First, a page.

Thursday, August 27, 2009

lacking zest...wotw

Insipid: (adj) Lacking flavor or zest; not tasty. Lacking qualities that excite, stimulate, or interest; dull
Used in a sentence: Tree-ear was surprised to find Ajima had packed him a packet of sweet, luscious gokkam which far surpassed the ordinary, insipid rice cakes he’d been eating.

Wednesday, August 26, 2009

maurice sendak facts

Because I'm so excited for the movie, Where The Wild Things Are, to come out (based on the book by Maurice Sendak), and so we can all learn a little more about this great talent, I'll be sporadically posting fun facts about him and his work until the release date on October 16th. Let's start simple:

Maurice Bernard Sendak was born on June 10, 1928 (let's see, that would make him a quick-witted Gemini) in Brooklyn, New York. Mr. Sendak decided to become an illustrator at the age of 12 after viewing Walt Disney's film, Fantasia.

Monday, August 24, 2009

encouraging rejections

Rejections are good, they make us try harder, make us reevaluate our work, make us fight for what we really want! - they also can be, admittedly, kind of a bummer. But, I am determined to look on the bright side. I finally received my first response from a publisher for my query about Avondale, and, in terms of how rejections go, this one wasn't all that bad.
First, the letter was personalized (in the past I've received just a form letter for another book); secondly, the editor who read it said she enjoyed reading my imaginative story but that it didn't meet her company's publication needs at this time; and lastly, the letter ended wishing me luck with finding the right publishing house.
Publishing is, after all, a business just like everything else, and sometimes, even if your book is amazing, if it's not at the top of a list of books that an editor needs at that point in time, then it will be passed over (this is what I tell myself anyway).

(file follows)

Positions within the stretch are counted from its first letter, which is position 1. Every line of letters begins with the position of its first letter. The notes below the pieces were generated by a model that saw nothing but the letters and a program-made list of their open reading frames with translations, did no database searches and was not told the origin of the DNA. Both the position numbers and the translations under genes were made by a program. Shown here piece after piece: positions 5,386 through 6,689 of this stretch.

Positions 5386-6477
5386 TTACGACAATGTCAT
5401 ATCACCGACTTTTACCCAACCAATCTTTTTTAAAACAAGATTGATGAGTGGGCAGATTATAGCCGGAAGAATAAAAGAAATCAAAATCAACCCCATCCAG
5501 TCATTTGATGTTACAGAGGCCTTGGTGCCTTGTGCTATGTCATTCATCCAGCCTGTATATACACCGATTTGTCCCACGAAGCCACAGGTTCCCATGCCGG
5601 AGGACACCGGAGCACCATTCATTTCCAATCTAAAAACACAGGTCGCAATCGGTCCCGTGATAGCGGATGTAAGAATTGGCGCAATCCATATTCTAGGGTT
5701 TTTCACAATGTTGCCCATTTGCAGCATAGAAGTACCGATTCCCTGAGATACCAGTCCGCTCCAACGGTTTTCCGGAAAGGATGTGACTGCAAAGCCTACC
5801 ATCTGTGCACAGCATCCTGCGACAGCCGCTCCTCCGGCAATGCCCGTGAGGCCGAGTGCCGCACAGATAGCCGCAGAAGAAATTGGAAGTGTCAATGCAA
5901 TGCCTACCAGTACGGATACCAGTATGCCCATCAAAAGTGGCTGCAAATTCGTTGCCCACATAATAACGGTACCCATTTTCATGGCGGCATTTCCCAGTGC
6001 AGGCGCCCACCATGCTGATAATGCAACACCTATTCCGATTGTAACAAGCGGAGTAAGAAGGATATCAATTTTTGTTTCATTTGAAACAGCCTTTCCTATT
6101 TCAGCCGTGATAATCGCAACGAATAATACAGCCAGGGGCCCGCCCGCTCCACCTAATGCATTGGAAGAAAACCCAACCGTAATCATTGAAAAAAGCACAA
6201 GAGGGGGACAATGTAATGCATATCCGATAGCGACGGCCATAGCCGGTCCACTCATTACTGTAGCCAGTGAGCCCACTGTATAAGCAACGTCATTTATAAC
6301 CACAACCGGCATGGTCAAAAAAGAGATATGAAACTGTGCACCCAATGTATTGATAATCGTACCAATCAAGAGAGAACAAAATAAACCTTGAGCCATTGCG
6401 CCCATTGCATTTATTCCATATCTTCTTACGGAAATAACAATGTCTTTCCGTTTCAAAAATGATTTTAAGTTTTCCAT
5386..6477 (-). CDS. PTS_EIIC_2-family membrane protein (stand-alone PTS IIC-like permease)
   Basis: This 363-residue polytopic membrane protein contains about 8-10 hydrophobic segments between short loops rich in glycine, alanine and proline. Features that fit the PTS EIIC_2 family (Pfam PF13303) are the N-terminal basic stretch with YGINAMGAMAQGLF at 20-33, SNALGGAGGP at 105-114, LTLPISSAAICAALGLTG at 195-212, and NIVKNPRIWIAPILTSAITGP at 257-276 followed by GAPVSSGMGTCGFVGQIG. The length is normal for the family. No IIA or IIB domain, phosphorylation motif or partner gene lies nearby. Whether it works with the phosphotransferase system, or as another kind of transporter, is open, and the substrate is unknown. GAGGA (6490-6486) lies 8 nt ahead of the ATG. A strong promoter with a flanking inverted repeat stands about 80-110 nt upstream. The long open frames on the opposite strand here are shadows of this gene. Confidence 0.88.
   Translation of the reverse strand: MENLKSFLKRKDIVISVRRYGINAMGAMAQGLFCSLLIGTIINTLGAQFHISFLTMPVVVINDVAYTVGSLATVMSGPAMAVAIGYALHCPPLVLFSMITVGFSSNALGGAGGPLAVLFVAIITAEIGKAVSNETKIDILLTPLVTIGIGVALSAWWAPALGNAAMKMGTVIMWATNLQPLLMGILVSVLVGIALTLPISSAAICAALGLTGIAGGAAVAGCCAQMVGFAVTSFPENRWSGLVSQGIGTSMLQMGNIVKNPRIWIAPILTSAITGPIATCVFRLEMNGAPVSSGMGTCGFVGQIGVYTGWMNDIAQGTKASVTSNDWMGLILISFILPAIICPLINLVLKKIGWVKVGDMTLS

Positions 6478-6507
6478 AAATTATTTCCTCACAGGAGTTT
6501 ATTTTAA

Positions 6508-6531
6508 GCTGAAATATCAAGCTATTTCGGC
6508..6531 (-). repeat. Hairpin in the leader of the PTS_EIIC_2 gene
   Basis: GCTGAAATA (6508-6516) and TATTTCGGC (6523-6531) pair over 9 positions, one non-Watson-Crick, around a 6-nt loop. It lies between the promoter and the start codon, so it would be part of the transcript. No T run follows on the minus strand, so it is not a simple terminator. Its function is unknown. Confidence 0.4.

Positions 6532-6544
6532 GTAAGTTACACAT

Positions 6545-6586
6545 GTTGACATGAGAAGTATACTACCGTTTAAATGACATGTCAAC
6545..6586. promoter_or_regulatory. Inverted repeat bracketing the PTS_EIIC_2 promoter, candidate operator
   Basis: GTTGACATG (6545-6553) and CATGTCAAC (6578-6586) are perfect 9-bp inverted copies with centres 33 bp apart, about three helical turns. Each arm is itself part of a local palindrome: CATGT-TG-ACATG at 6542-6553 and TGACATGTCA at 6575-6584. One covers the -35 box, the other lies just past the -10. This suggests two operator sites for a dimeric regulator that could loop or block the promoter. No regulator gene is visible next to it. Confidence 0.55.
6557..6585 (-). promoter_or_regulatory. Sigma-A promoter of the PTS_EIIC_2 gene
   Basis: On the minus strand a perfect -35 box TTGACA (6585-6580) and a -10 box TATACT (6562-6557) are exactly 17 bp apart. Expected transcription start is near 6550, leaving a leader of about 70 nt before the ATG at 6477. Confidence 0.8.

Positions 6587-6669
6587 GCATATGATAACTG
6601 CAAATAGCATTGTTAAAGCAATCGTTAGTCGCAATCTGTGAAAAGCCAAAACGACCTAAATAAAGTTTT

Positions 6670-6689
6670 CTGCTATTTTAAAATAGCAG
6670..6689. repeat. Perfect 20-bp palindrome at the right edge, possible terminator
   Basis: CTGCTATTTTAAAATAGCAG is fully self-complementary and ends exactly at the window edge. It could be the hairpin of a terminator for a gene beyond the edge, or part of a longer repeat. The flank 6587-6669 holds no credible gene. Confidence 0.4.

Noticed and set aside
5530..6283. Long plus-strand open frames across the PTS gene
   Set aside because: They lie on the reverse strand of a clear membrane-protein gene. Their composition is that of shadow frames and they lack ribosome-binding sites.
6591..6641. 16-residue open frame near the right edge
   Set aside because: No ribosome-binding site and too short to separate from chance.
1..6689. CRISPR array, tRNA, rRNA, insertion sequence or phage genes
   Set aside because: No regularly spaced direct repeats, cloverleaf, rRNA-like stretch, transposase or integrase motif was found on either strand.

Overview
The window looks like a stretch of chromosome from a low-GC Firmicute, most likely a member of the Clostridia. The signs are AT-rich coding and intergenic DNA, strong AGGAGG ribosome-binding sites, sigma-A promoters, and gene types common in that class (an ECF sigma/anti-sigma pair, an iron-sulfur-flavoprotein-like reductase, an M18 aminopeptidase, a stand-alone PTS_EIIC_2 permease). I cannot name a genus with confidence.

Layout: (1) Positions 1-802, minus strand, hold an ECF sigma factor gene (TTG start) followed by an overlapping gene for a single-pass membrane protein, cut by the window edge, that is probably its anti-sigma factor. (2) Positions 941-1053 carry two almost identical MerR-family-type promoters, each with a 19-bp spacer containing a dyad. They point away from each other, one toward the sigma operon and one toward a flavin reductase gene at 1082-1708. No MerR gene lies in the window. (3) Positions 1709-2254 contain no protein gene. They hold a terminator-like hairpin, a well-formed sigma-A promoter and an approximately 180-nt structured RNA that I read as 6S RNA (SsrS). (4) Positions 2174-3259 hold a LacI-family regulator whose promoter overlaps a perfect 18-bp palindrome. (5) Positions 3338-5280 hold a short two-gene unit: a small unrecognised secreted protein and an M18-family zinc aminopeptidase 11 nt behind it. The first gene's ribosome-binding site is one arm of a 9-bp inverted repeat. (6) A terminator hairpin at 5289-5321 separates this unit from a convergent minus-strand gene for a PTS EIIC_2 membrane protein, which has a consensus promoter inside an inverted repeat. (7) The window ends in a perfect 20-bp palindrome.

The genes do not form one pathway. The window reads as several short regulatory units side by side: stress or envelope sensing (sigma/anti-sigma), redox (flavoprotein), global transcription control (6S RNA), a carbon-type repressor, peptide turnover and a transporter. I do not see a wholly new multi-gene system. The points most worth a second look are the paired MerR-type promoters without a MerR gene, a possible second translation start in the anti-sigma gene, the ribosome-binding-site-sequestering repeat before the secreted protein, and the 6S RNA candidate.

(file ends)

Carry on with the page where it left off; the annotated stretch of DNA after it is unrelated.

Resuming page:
In the Sept. issue of my favorite magazine, Writer's Digest, there is an article called,"What to Do After an Encouraging Rejection." Fitting, especially for me. Well I read it last night, and was happy to learn that if a writer receives a Personalized Rejection, then it most likely means that your manuscript is head and shoulders above the majority of submissions... Okay, I'll gladly take that, because to me, it signifies that I'm actually getting somewhere...even if it is at a snail's pace.

Sunday, August 23, 2009

what a fifth grader thinks...about Avondale

My wonderful, favorite sister ;) finally sent me back the much anticipated, fully-completed questionnaires answered by her fifth graders who read the first three chapters of my book, Avondale (hopefully to be published one day soon). I'm still going through them all, but so far the responses have been great, and I'm getting valuable insight into the minds of fifth graders as well as learning what they like to read - for the ones who do like to read, that is.

As soon as I'm done categorizing all of the answers I'll be posting their thoughts here - promise!!

Thursday, August 13, 2009

the invention of hugo cabret

I've mentioned 2008 Caldecott medal winner, Brian Selznick before, who wrote and illustrated, The Invention of Hugo Cabret (Scholastic Press), but now that I've read the book I wanted to share some of the amazing illustrations I enjoyed in it. This book really is a little treasure, well...not so little, over 500 pgs., but as you read it, you actually feel like you are watching a classic French movie. Mr. Selznick has an uncanny way of lassoing the mind and dragging it into the magnified black & white illustrations where you find yourself nose-to-nose with his characters, and can better absorb and appreciate their growing and changing emotions. Go buy the book!

Monday, August 10, 2009

a bad day for sadie

Today was Sadie's birthday, and she spent it at the Vet's. Poor Sadie woke up with a bad tummy which thankfully is better now, but it was a rough day for all of us. At least she got to celebrate over the weekend at the river with her cousin Happy, whose own birthday is on Friday.

Thursday, August 6, 2009

leave it to vote